Final jug: Sheets cider mill bottles its last

With little fanfare but much nostalgia, a 75-year Virginia tradition ended December 11 as the Sheets Cider Mill bottled its last jug of sweet apple cider.

"This is a sad day for Mr. Sheets and a sad day for Augusta County," said chairman of the county board of supervisors Larry C. Howdyshell. A minute later, Lauren Fifer, the four-year-old grand-daughter of mill operator Leon Sheets, put a cap on the last container, a glass jug that the family retrieved from storage for the occasion.


Governor Mark Warner didn't attend the ceremony in bucolic Mt. Sidney, but he sent along a letter of appreciation.


The plight of small cider makers was featured in The Hook's November 13 cover story, which also revealed some horrors that can happen when a virulent strain of E. coli bacteria gets into cider: kidney failure, intestinal damage, even death.

New government regulations taking effect in January force small wholesalers to pasteurize their fresh-squeezed juices or treat them with ultraviolet rays. Such systems start at $14,000– a mighty roadblock for Sheets Cider Mill, which has been pressing just 10,000 gallons of the autumnal beverage each year.

Joining the Sheets family for the finale was Dan Maupin of White Hall who had brought his apples over to be pressed. An orchardist and cider seller, Maupin, 78, is also going out of business and was loading up his truck for his final deliveries:

* 90 half-gallons to Foods of All Nations,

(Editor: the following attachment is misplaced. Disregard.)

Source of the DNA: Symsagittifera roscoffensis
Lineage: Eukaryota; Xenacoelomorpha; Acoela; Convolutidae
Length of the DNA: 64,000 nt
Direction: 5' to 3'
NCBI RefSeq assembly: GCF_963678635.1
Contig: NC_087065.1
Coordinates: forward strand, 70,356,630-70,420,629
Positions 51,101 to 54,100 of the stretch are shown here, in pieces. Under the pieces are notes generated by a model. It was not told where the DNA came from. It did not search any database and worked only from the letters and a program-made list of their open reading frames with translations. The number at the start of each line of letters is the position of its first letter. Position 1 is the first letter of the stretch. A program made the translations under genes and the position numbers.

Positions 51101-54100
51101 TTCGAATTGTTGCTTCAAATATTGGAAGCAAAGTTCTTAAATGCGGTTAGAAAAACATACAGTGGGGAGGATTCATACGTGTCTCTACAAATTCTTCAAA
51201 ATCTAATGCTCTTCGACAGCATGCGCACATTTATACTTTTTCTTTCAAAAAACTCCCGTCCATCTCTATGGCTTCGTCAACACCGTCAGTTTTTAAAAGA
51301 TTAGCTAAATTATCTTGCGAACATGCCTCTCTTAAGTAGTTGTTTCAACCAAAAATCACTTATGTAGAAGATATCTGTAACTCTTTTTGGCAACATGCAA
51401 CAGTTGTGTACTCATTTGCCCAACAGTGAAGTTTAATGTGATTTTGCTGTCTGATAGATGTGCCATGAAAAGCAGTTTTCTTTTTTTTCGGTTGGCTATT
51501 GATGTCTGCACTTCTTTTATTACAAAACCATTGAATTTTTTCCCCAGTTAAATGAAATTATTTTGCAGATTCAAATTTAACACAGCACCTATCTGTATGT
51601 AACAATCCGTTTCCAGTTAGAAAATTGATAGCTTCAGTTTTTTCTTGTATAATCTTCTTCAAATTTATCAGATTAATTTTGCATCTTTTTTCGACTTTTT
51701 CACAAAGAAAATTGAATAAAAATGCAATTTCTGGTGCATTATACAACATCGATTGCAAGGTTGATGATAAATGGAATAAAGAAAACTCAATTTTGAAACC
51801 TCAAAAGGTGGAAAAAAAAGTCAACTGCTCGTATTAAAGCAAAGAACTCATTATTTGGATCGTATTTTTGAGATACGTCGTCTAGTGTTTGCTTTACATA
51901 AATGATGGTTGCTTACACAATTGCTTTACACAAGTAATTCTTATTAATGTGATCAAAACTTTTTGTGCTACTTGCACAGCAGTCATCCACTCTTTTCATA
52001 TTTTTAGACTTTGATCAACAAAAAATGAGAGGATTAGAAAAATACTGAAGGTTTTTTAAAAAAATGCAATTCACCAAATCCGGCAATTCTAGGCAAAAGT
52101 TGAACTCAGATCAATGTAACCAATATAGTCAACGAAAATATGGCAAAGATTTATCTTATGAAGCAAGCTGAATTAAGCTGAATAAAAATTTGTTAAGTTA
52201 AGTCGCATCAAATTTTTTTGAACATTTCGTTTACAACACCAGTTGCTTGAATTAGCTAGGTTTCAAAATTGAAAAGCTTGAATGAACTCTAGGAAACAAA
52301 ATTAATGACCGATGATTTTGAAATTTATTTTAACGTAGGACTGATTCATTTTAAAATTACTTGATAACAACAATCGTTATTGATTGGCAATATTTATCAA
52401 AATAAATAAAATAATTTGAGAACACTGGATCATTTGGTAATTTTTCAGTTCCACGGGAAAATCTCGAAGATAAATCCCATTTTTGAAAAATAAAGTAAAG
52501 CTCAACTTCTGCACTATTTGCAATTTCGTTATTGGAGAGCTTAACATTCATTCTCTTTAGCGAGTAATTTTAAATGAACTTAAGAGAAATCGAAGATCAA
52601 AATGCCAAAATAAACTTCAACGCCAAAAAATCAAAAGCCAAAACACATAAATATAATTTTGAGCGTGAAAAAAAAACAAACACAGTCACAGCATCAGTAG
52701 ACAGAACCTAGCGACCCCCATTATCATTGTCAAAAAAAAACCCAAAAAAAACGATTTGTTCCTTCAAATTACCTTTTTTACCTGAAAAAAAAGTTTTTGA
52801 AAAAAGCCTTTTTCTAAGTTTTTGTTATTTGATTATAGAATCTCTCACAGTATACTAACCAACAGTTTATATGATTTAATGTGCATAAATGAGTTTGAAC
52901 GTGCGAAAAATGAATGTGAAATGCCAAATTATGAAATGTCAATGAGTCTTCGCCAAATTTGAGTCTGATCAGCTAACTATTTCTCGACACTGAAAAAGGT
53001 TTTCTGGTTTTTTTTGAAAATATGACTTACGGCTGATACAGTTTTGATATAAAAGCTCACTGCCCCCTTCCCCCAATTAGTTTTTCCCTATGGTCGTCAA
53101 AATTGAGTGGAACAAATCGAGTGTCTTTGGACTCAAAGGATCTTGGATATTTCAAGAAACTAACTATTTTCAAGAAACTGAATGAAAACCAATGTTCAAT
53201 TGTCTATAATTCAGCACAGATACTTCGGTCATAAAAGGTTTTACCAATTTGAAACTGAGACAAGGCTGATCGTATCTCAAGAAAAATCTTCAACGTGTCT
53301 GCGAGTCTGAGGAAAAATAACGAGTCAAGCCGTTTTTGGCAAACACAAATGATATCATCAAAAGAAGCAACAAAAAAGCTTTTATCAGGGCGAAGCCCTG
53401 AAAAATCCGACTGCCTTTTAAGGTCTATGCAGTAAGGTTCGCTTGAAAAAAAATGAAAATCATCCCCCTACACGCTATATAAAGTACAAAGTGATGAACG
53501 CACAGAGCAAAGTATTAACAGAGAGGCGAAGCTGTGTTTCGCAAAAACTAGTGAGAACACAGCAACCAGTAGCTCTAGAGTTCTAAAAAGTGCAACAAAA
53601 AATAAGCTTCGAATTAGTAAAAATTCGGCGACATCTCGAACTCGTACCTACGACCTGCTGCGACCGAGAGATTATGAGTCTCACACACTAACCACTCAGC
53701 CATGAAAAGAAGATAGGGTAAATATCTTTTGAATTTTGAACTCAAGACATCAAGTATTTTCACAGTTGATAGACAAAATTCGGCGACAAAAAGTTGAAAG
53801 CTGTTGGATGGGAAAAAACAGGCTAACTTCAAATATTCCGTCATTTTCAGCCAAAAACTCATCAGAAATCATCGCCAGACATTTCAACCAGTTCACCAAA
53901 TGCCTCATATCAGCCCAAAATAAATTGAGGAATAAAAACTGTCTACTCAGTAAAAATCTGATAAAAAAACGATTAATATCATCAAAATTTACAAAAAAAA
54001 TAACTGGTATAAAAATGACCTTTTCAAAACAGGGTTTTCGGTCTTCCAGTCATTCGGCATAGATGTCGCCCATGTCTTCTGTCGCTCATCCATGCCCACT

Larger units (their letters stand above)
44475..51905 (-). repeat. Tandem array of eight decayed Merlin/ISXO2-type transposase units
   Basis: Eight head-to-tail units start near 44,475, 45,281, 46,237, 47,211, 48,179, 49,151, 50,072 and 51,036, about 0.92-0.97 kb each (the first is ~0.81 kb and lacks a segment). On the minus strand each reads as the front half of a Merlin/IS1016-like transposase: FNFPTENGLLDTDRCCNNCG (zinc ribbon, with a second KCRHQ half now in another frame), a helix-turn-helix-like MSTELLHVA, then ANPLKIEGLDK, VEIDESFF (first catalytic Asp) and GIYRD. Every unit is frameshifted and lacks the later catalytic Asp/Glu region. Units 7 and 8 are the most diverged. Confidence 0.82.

* 160 half-gallons and 80 gallons to Integral Yoga Natural Foods, and

* four gallons to Rebecca's Natural Foods

"I can't say I won't miss it," says Maupin, "because I will." He plans to uproot his apple trees and convert his fields to hay and cattle pasture.

There were some misty eyes in the crowd of nearly 30 people standing outside the metal shed that houses the press, which was reportedly purchased in 1928 from a going-out-of-business Staunton tire shop.

"Lock her down," bellowed Leon Sheets as the final of the day's four pressings concluded. "That's all she wrote."

"It's kinda sad," said Dale Thompson, who lives about three miles away and who has worked many pressings. Thompson decided to buy some cider from the last pressing. "I'm gonna save the jug, and I stole some caps to keep as keepsakes," he said.

One artifact that may puzzle future residents of Mt. Sidney is the name of the street that may soon sprout more houses: Cider Mill Road. At the closing ceremony, Curtis Sheets, 32, announced that Augusta County has agreed to make a commemorative sign for the family. "The county's going to make my wish come true," said the younger Sheets.

"It's a hurt any time you lose something that contributes to the local economy whether it's big or small," said Chairman Howdyshell. A night earlier, the Augusta supervisors learned that the county had issued $158 million in building permits during the first 11 months of the year, a lot of potential development for the number two agricultural county in Virginia. "You can be developed out or regulated out," Howdyshell noted.

The present case shows evidence of both. Curtis Sheets says the family has put its land up for sale and will probably disassemble and store the historic press in hopes that a museum might want it.

As the ceremony drew to a close, he urged guests to get a gallon. "It's about to become," he said, "a very rare commodity."

Owner Leon Sheets and his 4-year old granddaughter, Lauren Fifer, cap the last jug in the 75-year history of the Sheets Cider Mill.